In C++, I tried to reference a constant in flash defined in another file using this declaration:
extern const int count;
In another C++ file I had the definition:
const int count = 1;
(The original test case had more to it, but I boiled it down to this simple scenario.)
The linker gives the error "undefined reference to 'count'". I am using ARM GCC 9.3.1 on a Cortex-M0+ MCU.
I found if I took off the "const" in both places, thus moving it from flash to RAM, there was no problem. I also eventually figured out that it all linked (and lived in flash) if I added 'extern "C"' to both. This is an adequate work-around, but I'd like to know what the problem is. Is it a bug? Is there something missing from my declarations?
DosDaddy said:I took off the "const" in both places, thus moving it from flash to RAM
This is one of those places where C++ differs from C.
definitely creates an object in memory.
But in C++, it doesn't (necessarily); in C++, it could be just like a #define (but with type & scope).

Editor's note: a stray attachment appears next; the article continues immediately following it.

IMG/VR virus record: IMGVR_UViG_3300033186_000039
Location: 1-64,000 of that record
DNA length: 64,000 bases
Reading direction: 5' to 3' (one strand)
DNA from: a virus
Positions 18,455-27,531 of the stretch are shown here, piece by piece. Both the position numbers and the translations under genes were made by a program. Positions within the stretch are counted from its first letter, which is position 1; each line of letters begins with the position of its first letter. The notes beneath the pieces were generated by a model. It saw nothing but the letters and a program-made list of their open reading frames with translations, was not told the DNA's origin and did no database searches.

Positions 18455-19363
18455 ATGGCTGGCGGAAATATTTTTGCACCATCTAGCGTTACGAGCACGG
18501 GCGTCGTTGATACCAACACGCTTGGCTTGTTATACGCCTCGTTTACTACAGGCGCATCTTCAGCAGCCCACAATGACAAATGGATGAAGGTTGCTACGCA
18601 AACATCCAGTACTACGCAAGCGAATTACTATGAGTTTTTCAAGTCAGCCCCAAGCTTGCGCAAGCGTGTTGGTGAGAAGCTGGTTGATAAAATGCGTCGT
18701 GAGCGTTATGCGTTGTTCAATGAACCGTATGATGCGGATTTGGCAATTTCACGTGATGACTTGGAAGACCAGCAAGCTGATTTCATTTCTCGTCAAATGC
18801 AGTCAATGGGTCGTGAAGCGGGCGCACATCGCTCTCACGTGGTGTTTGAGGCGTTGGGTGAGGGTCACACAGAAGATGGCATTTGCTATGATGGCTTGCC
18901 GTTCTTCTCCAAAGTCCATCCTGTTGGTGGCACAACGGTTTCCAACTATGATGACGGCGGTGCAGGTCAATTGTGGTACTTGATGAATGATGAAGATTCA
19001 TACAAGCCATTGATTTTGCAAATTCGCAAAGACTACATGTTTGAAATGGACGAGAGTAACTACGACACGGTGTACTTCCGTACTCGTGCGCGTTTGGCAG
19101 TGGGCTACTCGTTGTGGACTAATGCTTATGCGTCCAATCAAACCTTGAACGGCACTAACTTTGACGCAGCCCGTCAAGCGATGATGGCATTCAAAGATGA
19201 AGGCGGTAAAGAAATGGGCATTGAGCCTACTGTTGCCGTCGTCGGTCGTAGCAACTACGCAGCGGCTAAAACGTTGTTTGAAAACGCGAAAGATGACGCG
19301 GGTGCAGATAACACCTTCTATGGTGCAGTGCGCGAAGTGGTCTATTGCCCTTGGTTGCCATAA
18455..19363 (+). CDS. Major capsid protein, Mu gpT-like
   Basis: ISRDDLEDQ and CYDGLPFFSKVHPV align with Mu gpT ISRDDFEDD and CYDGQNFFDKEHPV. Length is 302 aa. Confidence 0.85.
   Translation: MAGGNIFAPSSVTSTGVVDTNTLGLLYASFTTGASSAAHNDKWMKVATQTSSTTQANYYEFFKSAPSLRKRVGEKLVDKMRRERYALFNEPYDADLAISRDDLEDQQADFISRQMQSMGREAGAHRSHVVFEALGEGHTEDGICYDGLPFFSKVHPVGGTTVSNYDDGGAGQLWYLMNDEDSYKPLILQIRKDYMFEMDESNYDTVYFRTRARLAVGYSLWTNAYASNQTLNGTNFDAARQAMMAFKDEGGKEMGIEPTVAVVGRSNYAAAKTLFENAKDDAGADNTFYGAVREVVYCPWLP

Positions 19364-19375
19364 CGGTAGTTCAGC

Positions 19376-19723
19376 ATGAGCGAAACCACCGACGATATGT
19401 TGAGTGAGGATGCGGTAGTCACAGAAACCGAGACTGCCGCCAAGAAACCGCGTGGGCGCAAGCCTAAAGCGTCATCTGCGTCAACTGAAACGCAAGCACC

Is there something missing from my declarations?
No, there is nothing missing from your declarations. What you need to change is your definition.
"extern const int count = 1" should "fix" the issue you are seeing.
In C++, const global variable definitions have internal linkage by default
In C++. non-const global variable definitions have external linkage by default
This means to share a constant global, both the declaration AND the definition needs to be extern.
To share a variable global, only the declaration needs the extern in front of it. The definition is by default considered external linkage.
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